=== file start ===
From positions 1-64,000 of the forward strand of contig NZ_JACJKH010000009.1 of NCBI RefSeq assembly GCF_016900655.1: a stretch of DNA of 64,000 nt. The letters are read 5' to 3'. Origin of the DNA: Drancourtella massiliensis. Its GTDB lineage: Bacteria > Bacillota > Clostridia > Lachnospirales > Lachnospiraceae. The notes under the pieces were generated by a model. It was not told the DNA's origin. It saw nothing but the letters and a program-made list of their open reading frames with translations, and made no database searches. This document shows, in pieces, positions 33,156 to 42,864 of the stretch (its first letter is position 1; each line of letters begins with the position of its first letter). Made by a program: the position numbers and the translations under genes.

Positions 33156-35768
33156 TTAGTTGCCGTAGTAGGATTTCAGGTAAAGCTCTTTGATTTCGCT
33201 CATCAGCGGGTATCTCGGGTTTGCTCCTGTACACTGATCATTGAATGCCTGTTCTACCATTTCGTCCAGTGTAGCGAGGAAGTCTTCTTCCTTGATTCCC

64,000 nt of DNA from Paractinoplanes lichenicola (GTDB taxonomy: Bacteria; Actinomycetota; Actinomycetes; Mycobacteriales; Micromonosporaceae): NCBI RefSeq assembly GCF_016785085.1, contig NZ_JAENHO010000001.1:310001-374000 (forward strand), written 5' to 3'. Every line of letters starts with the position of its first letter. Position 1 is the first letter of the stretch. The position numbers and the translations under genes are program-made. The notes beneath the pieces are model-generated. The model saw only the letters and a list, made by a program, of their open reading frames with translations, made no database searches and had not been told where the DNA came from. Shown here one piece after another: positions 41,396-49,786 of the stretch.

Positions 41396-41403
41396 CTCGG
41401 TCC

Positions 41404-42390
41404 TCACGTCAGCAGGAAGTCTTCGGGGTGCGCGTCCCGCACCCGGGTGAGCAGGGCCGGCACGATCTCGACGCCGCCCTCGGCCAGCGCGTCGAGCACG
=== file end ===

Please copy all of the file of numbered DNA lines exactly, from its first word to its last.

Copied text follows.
From positions 1-64,000 of the forward strand of contig NZ_JACJKH010000009.1 of NCBI RefSeq assembly GCF_016900655.1: a stretch of DNA of 64,000 nt. The letters are read 5' to 3'. Origin of the DNA: Drancourtella massiliensis. Its GTDB lineage: Bacteria > Bacillota > Clostridia > Lachnospirales > Lachnospiraceae. The notes under the pieces were generated by a model. It was not told the DNA's origin. It saw nothing but the letters and a program-made list of their open reading frames with translations, and made no database searches. This document shows, in pieces, positions 33,156 to 42,864 of the stretch (its first letter is position 1; each line of letters begins with the position of its first letter). Made by a program: the position numbers and the translations under genes.

Positions 33156-35768
33156 TTAGTTGCCGTAGTAGGATTTCAGGTAAAGCTCTTTGATTTCGCT
33201 CATCAGCGGGTATCTCGGGTTTGCTCCTGTACACTGATCATTGAATGCCTGTTCTACCATTTCGTCCAGTGTAGCGAGGAAGTCTTCTTCCTTGATTCCC

64,000 nt of DNA from Paractinoplanes lichenicola (GTDB taxonomy: Bacteria; Actinomycetota; Actinomycetes; Mycobacteriales; Micromonosporaceae): NCBI RefSeq assembly GCF_016785085.1, contig NZ_JAENHO010000001.1:310001-374000 (forward strand), written 5' to 3'. Every line of letters starts with the position of its first letter. Position 1 is the first letter of the stretch. The position numbers and the translations under genes are program-made. The notes beneath the pieces are model-generated. The model saw only the letters and a list, made by a program, of their open reading frames with translations, made no database searches and had not been told where the DNA came from. Shown here one piece after another: positions 41,396-49,786 of the stretch.

Positions 41396-41403
41396 CTCGG
41401 TCC

Positions 41404-42390
41404 TCACGTCAGCAGGAAGTCTTCGGGGTGCGCGTCCCGCACCCGGGTGAGCAGGGCCGGCACGATCTCGACGCCGCCCTCGGCCAGCGCGTCGAGCACG